“Some of them get the humor,” he said.

“The longer he does it, the easier it gets for the old codger,” said Nelson.

Sheldon plans to keep doing the Frost Heaves shows “for as long as people keep coming.”

This year’s Christmas show will feature the show’s regular band, the Speed Bumps, along with a guest musician, banjo player Jack O’Brien of Jaffrey.

“He’s a fantastic musician who can play any string instrument,” Sheldon says.

The show will also feature new Christmas tree light hats, custom-made for Frost Heaves by Signoretti, who’s also the co-owner of Buttercup Embroidery in Peterborough. Skits include a visit to the retirement home for classic toys and to a holiday support group where Santa, the Easter Bunny, the Tooth Fairy and others will share their frustrations.

The “Life’s Little Mystery Theatre” segment will tackle the dilemma of how and why things happen to go on your “permanent record.”

“Who keeps those records? And where are they kept?” Sheldon asked.

The band and the cast will also team up for a “Song on the Spot,” probably based on favorite Christmas memories from the audience. “Songs on the Spot” are just that, written during intermission based on the audience’s favorite suggestion and performed immediately after the break.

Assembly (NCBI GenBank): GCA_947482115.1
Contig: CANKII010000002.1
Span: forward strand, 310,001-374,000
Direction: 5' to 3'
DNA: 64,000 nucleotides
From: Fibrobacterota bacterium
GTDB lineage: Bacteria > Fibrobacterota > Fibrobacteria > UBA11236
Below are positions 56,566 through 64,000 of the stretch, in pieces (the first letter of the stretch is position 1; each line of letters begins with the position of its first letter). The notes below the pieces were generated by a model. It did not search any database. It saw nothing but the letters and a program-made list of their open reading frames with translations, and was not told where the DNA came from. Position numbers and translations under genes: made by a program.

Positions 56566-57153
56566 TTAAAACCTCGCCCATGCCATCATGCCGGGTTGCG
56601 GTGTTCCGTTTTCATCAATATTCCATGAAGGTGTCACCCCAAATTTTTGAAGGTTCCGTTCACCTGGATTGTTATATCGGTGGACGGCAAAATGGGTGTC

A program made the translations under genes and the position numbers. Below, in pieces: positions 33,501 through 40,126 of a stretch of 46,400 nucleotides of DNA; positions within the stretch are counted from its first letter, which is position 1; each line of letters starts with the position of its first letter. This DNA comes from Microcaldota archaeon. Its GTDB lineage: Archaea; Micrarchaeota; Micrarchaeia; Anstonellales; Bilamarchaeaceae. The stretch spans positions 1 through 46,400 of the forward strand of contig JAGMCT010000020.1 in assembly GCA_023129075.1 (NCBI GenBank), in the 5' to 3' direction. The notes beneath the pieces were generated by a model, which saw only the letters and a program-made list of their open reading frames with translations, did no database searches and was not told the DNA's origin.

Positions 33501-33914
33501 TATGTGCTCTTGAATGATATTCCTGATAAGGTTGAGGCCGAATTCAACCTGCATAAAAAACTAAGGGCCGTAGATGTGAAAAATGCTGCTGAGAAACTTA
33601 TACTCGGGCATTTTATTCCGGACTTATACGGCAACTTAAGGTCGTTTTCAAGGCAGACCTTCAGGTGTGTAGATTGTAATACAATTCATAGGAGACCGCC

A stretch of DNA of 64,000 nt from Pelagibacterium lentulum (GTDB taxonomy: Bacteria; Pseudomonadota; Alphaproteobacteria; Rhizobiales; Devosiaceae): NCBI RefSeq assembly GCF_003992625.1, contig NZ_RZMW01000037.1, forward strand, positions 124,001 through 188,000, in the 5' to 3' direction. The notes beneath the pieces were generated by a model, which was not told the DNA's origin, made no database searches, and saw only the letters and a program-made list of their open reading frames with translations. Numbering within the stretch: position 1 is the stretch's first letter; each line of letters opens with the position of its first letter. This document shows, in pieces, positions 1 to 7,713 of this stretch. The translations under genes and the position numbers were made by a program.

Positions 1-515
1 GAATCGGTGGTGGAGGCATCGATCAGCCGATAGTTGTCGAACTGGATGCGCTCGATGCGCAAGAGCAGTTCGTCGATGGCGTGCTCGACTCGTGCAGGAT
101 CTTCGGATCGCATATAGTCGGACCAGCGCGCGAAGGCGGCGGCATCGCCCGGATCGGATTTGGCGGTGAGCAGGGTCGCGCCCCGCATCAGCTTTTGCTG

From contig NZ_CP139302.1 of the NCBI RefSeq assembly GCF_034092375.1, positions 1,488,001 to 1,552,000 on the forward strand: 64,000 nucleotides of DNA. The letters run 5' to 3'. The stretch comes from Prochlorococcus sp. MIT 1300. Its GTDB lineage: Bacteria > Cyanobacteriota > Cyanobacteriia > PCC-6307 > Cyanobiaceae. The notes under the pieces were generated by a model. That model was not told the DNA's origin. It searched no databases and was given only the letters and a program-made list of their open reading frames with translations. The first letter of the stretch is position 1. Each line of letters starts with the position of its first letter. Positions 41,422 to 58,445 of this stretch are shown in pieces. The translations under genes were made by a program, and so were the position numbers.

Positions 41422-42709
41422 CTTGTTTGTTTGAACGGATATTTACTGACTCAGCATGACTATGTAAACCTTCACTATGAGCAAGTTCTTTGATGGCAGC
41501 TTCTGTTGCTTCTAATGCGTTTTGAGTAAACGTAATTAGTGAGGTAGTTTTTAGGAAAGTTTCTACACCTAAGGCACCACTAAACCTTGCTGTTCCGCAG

Sheldon promises that ideas are not planted and each song is really created through a group effort in just a few minutes.

“First we decide on a chorus,” he said. “Then we come up with a feel for the music — is it rock, or country? We all throw out ideas. It’s very involved and you don’t have much time.”

“They’d be a lot better if we did,” Nelson added.

Their favorite holiday “Song on the Spot” was when they asked the audience to suggest weird Christmas presents and ended up writing “Colonoscopy Christmas” in honor of the gift certificate someone received. They can’t predict what they’ll get to work with this year, but a one-of-a-kind creation will be offered at each performance.

This year’s Christmas show will be on Friday and Saturday at 7:30 p.m., Sunday at 2 p.m. and Dec. 15 at 7:30 p.m. at the Peterborough Players. Tickets are $15, and are available at the Toadstool Bookshop and Steele’s in Peterborough, Rousseau’s Music in Jaffrey, online at frostheaves.com, at the door, or by calling 525-3391.

Dave Anderson can be reached at 924-7172, ext. 233 or danderson@ledgertranscript.com. He’s on Twitter at @DaveAndersonMLT.